Love & Ministry

Guest Writer —  September 1, 2010

Happily married for 7 years, Kelly and Amy Dolan live and volunteer in the suburbs of Chicago. They like to tweet (@KellyDolan, @adolan) and blog (, and enjoy lazy Friday nights together.

My husband Kelly and I met while working on staff at Willow Creek Church. It was a fairy tale match made in heaven: he noticed me teaching the children with all of my passion and talent, and immediately knew I was the one for him. Not really. We were set up on a blind date by a friend! But, either way, it worked out and almost seven years later – we’re happier than ever to be married.

For the first 5 years that Kelly and I knew each other, we worked in full time ministry together: he in student ministry and me in children’s ministry. And even though we didn’t work on the same team – our offices were just down the hall from each other, and we had plenty in common for the experience to be both great and at times, challenging.

Since leaving our staff positions, we’ve been volunteering together at our new church: he in student ministry and me in children’s ministry (shocking, right?!). We figured that volunteering at church together would naturally be easier to navigate than all of the complexities that came with being on a church staff together. Truth is, it’s been a mixed bag of benefits and challenges. Volunteering with your spouse can be both life-giving and terribly challenging. Here are a few things we’ve observed:

· Common Language: When volunteering with your spouse at church, you share a common language – you generally know the same people, and the church culture, and are able to easily relate with the other’s experience. The challenge for us has been knowing how not to corrupt each other’s experience with common language. When I come home from a difficult volunteer experience, and share all of the nasty details with Kelly, he then takes that with him into his own volunteer experience. We’ve had to learn how to honestly share both our good and bad experiences, while still protecting each other. It’s not easy. Especially for me.

· Seeing Each Other’s Gifts in Action: I know what Kelly is good at, and he knows what I’m good at, but there’s something about seeing each other’s best talents in action at church that draws us even closer together. Recently, Kelly taught a Facebook class for parents at church. Several Sundays, I sat in the back row listening to him teach, and answer questions, and envision parents. It was amazing! I already knew he was great at those things, but actually watching him made me more grateful, and more connected to Kelly.

· Find a New Hobby: We found, especially while on church staff, that conversation about church can become your only hobby. It’s easy to talk church with your spouse over dinner, at the movies, and while grocery shopping. It’s great to have a common interest, but we discovered that we also needed to find hobbies that had nothing to do with church, or talking about church. Like visiting museums, and trying new restaurants, and spending time at the beach. And, we had to push ourselves to not discuss church while participating in these activities!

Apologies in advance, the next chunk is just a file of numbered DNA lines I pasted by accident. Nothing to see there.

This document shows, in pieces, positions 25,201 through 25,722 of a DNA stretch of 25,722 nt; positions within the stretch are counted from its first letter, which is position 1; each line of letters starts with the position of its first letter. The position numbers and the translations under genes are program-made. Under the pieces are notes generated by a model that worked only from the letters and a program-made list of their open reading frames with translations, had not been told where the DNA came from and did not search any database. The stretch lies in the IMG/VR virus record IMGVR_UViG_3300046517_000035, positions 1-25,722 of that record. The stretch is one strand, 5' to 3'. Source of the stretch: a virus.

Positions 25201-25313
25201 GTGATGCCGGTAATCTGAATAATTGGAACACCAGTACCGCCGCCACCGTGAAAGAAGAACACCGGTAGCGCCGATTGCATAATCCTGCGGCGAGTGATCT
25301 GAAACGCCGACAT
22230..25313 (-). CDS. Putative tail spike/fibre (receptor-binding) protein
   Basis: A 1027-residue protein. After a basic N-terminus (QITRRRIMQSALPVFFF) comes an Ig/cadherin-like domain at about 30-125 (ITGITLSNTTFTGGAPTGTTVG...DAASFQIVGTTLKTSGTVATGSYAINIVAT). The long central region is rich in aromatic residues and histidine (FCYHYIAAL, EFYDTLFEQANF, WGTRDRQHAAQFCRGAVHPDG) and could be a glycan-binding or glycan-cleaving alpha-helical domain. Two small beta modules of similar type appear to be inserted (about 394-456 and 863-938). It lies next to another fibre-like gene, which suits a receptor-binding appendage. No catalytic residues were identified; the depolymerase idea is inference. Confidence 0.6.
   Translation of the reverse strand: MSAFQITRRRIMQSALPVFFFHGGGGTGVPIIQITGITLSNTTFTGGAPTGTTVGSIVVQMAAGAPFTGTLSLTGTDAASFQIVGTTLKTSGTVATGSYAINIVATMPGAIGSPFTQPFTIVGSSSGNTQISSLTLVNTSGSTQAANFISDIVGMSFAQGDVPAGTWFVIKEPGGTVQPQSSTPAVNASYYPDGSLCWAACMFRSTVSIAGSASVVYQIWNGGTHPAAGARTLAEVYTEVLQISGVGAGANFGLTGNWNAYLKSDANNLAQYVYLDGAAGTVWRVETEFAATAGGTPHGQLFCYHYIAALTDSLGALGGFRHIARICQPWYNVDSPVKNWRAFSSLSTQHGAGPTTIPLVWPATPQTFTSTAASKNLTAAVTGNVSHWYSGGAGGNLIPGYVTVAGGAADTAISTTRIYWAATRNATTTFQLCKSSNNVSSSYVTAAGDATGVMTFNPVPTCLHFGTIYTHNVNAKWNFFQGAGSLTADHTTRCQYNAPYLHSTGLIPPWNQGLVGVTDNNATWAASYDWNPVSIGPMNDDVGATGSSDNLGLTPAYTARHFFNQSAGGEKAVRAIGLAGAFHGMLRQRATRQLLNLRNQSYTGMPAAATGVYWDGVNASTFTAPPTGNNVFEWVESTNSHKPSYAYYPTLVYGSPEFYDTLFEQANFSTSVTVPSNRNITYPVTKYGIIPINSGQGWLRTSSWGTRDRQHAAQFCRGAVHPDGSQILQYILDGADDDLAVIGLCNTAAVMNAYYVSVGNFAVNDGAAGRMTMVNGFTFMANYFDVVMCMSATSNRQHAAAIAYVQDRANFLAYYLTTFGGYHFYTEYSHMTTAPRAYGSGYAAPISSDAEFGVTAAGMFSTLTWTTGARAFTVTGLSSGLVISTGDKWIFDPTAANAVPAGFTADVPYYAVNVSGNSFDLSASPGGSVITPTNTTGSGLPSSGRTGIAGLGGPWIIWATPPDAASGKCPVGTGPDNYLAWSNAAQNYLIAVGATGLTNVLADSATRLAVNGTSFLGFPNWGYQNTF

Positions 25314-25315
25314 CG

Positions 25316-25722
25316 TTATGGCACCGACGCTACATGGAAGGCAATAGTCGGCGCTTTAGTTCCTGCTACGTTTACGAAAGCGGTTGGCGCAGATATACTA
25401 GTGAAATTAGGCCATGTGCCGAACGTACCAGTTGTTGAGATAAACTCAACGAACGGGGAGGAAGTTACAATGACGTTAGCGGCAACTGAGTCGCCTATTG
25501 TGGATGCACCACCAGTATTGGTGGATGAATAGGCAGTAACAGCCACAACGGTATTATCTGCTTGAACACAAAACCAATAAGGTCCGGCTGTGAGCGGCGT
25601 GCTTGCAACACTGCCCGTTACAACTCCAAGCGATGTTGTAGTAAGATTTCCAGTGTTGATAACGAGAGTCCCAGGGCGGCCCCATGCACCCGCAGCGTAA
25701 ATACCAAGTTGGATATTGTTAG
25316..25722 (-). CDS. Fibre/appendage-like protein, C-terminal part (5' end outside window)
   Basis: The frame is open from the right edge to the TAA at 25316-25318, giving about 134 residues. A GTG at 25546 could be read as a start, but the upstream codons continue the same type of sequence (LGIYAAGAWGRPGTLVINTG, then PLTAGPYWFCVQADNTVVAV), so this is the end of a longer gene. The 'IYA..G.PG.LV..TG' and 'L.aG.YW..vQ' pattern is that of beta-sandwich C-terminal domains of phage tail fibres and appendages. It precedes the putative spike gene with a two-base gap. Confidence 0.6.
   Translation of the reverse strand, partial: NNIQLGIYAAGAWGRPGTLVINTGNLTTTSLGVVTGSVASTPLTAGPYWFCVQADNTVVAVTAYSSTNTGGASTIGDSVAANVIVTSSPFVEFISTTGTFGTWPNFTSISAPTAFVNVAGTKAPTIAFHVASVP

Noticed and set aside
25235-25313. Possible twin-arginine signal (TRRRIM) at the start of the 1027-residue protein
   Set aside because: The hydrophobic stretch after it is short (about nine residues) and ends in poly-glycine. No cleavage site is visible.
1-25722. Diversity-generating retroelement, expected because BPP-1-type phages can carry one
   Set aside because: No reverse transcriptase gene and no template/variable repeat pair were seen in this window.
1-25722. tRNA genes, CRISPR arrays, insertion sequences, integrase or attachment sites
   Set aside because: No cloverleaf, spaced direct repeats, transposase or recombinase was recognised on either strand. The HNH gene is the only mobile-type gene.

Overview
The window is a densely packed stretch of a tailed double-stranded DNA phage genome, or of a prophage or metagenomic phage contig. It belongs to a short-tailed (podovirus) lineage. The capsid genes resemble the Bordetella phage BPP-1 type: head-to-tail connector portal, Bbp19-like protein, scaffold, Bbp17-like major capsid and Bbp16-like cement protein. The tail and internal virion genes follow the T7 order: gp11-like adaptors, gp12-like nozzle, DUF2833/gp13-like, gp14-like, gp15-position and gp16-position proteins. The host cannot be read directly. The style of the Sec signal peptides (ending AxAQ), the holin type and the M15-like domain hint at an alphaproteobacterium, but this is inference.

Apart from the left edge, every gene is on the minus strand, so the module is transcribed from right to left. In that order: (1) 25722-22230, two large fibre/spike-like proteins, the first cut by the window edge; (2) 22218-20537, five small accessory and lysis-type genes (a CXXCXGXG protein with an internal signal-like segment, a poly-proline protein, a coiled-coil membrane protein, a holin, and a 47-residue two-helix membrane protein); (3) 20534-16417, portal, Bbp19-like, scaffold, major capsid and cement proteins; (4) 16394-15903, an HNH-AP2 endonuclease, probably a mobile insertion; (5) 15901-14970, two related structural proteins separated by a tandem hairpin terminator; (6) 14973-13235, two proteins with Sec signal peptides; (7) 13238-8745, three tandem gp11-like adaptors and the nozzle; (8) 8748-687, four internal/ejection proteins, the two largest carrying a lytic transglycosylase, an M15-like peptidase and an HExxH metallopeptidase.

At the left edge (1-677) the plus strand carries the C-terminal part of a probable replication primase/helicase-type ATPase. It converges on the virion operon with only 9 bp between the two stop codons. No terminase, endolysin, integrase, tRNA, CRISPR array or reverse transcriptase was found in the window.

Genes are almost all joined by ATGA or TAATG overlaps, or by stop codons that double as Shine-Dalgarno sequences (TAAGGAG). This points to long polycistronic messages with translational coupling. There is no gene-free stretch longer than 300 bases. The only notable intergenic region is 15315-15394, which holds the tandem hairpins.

For Kelly and me, most of our lives together have been working or volunteering in ministry, it’s always been, and surely always will be a part of our connection to each other.

We’re curious to hear observations from other couples who serve in ministry together. What have been your observations?

EDITOR’S NOTE: At, we could not be more excited than to have our first guest post written by Amy & Kelly Dolan. Amy is a champion of children’s ministry and an innovator in the way kids are taught about God. Thanks to Amy and Kelly for agreeing to contribute and to Wendy Douglas for arranging the whole thing.

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At Kidmin1124, we love to open our forum to guest writers. More information about the contributor can be found above.

3 responses to Love & Ministry

  1. Amy & Kelly,

    Great post! Thanks so much for writing it. I appreciate your honesty and transparency when it comes to the pros and cons. There is such a blessing that comes when working with your spouse in ministry that I think many people are a bit reluctant to admit that it presents difficulties as well (that wouldn’t be Godly after all :))!

    Thanks again for your article and for your support of!

    • Kelly, Thanks for sharing this. I think most people that serve at a church share some of these experiences. When I first took over the children’s ministry my wife was the preschool director. She has since passed that on, but she now works very closely with me in the children’s ministry. Because of this I can see how we can, and sometimes do, fall into some of the same traps that you mentioned here. Thanks for the words of wisdom.

      Matt N.

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